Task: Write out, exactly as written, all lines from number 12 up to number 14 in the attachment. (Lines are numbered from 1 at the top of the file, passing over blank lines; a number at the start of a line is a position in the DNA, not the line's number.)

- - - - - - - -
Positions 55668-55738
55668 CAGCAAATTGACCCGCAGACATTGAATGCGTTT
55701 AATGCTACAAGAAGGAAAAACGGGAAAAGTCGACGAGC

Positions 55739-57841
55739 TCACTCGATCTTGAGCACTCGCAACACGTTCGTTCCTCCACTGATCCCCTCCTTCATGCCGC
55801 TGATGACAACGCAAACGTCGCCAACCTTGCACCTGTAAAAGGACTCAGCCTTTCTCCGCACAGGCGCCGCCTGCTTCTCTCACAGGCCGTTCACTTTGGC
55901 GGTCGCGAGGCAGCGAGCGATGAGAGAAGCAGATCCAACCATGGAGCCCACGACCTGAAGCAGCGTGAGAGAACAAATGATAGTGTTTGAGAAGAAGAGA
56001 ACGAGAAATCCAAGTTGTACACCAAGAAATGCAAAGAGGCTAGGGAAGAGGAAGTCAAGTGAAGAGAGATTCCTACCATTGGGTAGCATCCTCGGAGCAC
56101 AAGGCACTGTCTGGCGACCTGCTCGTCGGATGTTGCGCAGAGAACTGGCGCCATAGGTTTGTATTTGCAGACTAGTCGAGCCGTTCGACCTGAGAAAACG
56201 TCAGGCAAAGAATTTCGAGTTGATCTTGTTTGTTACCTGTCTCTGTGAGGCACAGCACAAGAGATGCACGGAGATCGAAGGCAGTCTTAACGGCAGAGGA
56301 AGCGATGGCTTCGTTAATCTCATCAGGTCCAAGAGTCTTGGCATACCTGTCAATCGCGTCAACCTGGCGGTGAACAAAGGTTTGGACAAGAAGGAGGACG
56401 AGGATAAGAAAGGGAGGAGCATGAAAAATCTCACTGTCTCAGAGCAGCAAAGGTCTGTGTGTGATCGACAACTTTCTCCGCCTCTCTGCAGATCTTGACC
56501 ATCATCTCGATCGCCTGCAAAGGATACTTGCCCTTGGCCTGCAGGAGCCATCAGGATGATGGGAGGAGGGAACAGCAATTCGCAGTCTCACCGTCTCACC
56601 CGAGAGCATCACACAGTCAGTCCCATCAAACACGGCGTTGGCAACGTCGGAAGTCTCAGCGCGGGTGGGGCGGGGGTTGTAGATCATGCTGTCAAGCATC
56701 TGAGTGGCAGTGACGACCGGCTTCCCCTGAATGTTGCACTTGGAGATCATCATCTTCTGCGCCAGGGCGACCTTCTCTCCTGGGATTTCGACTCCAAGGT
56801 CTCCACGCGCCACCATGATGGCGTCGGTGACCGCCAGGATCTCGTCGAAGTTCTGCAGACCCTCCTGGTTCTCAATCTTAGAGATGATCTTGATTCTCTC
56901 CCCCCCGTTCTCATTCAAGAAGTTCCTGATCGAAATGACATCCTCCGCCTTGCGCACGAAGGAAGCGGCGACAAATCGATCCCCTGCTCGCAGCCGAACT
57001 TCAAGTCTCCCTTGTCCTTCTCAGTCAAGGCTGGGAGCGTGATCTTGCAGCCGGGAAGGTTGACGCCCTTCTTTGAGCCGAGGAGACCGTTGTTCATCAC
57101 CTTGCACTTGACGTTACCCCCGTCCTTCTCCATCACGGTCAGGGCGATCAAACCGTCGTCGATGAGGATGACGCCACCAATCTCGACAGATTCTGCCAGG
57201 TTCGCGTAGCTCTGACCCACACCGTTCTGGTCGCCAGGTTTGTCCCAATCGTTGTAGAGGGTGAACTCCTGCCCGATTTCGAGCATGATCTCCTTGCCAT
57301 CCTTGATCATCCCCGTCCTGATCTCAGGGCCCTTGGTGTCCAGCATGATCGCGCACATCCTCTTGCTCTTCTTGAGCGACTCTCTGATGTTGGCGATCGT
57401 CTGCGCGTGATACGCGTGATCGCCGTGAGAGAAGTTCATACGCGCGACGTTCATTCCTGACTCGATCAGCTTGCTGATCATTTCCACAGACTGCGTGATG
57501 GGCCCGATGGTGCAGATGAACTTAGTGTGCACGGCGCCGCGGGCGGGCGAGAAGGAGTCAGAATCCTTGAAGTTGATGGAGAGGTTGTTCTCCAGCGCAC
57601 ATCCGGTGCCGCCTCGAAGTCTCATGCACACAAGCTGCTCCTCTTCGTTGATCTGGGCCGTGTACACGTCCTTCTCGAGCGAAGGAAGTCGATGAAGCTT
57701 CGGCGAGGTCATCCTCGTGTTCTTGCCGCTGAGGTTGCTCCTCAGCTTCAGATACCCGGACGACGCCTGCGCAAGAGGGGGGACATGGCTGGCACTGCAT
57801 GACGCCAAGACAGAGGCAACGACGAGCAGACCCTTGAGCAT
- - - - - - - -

56401 AGGATAAGAAAGGGAGGAGCATGAAAAATCTCACTGTCTCAGAGCAGCAAAGGTCTGTGTGTGATCGACAACTTTCTCCGCCTCTCTGCAGATCTTGACC
56501 ATCATCTCGATCGCCTGCAAAGGATACTTGCCCTTGGCCTGCAGGAGCCATCAGGATGATGGGAGGAGGGAACAGCAATTCGCAGTCTCACCGTCTCACC
56601 CGAGAGCATCACACAGTCAGTCCCATCAAACACGGCGTTGGCAACGTCGGAAGTCTCAGCGCGGGTGGGGCGGGGGTTGTAGATCATGCTGTCAAGCATC